In September 1966, a system was initiated at the University which provides for the use of automatically produced multiple orders and for the use of change cards to update order information on previously placed orders already on disk storage. The system is geared to an IBM 1620 Central Processing Unit (40K) which has processed a total of 10,222 order transactions the first year. It is believed that the system will lend itself to further development within its existing framework and that it will be capable of handling future work loads.
Description of a system for the production of a book catalog for an undergraduate library, using an IBM 1401 Computer (12K storage, 4 tape drives), an expanded print chain on the 1403 Printer, and an 029 Card Punch for input. Described are the conversion of cataloging information into machine readable form, the machine record produced, the computer programs employed, and printing of the catalog. The catalog, issued annually, is in three parts: an author & title catalog, a subject catalog, and a shelf list. Cumulative supplements are issued quarterly. A central idea in the depiction of entries in the catalog is the abandonment of the main entry concept. The alphabetical arrangement of entries is discussed: sort keys employed, filing order observed, symbols employed to alter this order, and problems encountered. Cost factors involved in the preparation of the catalog are summarized.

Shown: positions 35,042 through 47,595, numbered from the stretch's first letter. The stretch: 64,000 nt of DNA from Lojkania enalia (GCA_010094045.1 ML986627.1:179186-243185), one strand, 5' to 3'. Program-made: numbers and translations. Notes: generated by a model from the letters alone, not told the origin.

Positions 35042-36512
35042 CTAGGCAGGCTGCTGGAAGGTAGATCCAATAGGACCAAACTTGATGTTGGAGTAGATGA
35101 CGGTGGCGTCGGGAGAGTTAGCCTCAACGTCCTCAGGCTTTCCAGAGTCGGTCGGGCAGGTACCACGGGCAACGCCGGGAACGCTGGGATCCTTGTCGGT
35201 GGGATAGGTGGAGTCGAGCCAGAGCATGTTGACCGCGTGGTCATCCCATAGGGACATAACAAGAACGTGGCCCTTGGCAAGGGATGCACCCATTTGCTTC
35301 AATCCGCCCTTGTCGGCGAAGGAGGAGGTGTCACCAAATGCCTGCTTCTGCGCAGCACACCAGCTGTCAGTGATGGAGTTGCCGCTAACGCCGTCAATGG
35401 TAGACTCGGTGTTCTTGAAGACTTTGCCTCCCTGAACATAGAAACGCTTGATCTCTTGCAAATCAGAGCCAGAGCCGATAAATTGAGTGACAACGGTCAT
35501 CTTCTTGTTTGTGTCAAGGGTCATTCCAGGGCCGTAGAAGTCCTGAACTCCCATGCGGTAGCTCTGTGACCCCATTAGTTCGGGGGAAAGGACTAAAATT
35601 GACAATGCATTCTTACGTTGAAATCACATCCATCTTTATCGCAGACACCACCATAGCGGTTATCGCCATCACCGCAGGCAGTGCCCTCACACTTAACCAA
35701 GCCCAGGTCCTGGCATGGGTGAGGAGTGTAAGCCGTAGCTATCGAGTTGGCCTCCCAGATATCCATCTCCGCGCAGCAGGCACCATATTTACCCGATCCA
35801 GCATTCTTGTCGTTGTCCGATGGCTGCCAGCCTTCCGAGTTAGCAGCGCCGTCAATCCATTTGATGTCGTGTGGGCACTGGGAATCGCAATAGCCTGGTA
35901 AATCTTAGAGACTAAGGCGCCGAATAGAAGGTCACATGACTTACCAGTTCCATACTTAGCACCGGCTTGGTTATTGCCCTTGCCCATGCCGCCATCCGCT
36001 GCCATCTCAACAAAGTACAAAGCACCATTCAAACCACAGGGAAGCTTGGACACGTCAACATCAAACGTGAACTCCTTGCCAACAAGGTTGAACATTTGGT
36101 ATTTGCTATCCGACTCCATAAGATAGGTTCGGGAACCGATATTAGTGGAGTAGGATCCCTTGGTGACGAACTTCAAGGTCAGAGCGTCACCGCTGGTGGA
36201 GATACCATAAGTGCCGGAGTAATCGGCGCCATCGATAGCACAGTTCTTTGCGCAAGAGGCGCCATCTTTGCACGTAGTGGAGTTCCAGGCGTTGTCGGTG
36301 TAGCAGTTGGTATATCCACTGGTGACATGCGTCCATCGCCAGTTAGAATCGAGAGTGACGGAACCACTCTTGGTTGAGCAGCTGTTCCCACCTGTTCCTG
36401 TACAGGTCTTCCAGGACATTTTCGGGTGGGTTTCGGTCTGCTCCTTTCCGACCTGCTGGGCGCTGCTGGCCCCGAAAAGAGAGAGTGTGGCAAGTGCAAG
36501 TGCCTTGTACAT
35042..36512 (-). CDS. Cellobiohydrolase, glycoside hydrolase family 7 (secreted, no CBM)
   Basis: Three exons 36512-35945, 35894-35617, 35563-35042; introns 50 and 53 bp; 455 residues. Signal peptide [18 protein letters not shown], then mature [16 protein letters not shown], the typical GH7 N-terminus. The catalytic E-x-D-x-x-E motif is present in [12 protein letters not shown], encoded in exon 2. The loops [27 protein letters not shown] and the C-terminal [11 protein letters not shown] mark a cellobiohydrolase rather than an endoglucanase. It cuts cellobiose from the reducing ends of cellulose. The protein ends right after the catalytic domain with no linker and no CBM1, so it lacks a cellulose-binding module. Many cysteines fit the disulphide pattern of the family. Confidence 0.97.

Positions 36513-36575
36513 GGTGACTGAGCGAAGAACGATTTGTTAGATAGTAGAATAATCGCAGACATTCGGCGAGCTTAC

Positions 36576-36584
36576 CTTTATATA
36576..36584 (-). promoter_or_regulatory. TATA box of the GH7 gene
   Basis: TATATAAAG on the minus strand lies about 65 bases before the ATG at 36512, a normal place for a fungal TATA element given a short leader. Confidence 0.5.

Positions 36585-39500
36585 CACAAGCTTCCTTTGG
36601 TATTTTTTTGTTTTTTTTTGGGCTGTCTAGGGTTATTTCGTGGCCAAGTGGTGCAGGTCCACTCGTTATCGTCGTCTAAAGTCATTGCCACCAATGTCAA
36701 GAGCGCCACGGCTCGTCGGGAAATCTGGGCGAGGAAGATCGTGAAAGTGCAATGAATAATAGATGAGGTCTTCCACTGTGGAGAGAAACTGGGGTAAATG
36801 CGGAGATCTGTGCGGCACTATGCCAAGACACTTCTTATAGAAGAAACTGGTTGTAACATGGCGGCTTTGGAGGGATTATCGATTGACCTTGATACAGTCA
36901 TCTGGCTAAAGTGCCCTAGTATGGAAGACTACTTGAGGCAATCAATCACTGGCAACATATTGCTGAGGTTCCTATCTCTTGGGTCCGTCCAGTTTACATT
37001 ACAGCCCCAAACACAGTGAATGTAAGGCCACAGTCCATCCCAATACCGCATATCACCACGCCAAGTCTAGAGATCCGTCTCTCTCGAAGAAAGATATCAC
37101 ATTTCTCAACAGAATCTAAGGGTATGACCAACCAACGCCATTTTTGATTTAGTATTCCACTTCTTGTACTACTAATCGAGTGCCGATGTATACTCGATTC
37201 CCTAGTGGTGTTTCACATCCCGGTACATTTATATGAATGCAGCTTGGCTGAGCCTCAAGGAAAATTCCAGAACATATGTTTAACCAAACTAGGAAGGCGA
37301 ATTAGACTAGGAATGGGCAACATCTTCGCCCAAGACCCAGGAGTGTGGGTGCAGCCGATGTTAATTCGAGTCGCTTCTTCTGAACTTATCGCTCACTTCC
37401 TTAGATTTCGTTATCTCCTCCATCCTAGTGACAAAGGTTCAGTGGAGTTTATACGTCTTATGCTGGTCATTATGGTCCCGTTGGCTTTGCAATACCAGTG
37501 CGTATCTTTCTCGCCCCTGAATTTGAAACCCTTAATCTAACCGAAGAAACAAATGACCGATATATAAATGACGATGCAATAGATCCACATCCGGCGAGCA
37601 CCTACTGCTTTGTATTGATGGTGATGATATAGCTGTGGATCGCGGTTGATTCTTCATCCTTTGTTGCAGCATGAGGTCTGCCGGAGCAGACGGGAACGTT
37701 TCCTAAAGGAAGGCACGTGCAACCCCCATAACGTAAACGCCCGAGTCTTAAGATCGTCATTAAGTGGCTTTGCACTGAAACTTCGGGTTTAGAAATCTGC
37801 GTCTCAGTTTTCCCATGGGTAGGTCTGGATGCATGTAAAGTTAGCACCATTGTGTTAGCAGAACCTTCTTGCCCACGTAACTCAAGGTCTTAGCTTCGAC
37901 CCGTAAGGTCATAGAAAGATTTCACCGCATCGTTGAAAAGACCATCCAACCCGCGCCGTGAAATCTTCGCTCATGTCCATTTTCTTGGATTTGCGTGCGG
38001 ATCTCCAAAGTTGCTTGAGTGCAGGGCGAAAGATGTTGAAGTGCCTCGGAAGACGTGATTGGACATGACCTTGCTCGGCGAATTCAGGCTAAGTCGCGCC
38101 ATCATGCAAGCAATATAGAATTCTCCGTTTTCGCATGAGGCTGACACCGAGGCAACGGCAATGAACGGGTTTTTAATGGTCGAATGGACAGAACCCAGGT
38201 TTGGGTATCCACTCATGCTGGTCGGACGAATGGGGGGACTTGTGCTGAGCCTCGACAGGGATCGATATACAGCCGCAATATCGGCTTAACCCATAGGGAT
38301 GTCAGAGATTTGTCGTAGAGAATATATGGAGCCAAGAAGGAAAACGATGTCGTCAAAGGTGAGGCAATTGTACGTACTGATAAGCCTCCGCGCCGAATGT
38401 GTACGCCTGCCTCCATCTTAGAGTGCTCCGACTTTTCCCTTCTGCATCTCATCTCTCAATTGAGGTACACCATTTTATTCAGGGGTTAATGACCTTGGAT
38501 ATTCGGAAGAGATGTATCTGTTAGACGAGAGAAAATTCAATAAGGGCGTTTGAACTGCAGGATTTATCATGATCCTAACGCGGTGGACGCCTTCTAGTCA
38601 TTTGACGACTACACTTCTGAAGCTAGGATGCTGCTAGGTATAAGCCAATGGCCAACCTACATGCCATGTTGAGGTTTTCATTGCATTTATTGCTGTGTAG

The computer-based acquisitions procedures which have been developed at the Library provide more efficient and more effective control over fund accounting and the maintenance of an outstanding order file. The system illustrates an economical, yet highly flexible, approach to automated acquisitions procedures in a university library.
A study at Michigan State University Library compared costs of three different methods of conversion: keypunching, paper-tape typewriting, and optical scanning by a service bureau. The record converted included call number, copy number, first 39 letters of the author's name, first 43 letters of the title, and date of publication. Source documents were all of the shelf list cards at the Library. The end products were a master book tape of the library collections and a machine readable book card for each volume to be used in an automated circulation system.
The first part of this paper considers three general approaches to the development of an automation program in a large research library. The library may decide simply to wait for developments; it may attempt to develop a total or integrated system from the start; or it may adopt an evolutionary approach leading to an integrated system. Outside consultants, it is suggested, will become increasingly important. The second part of the paper deals with important elements in any program regardless of the approach. These include the building of a capability to do automation work, staffing, equipment, organizational structure, selection of projects, and costs.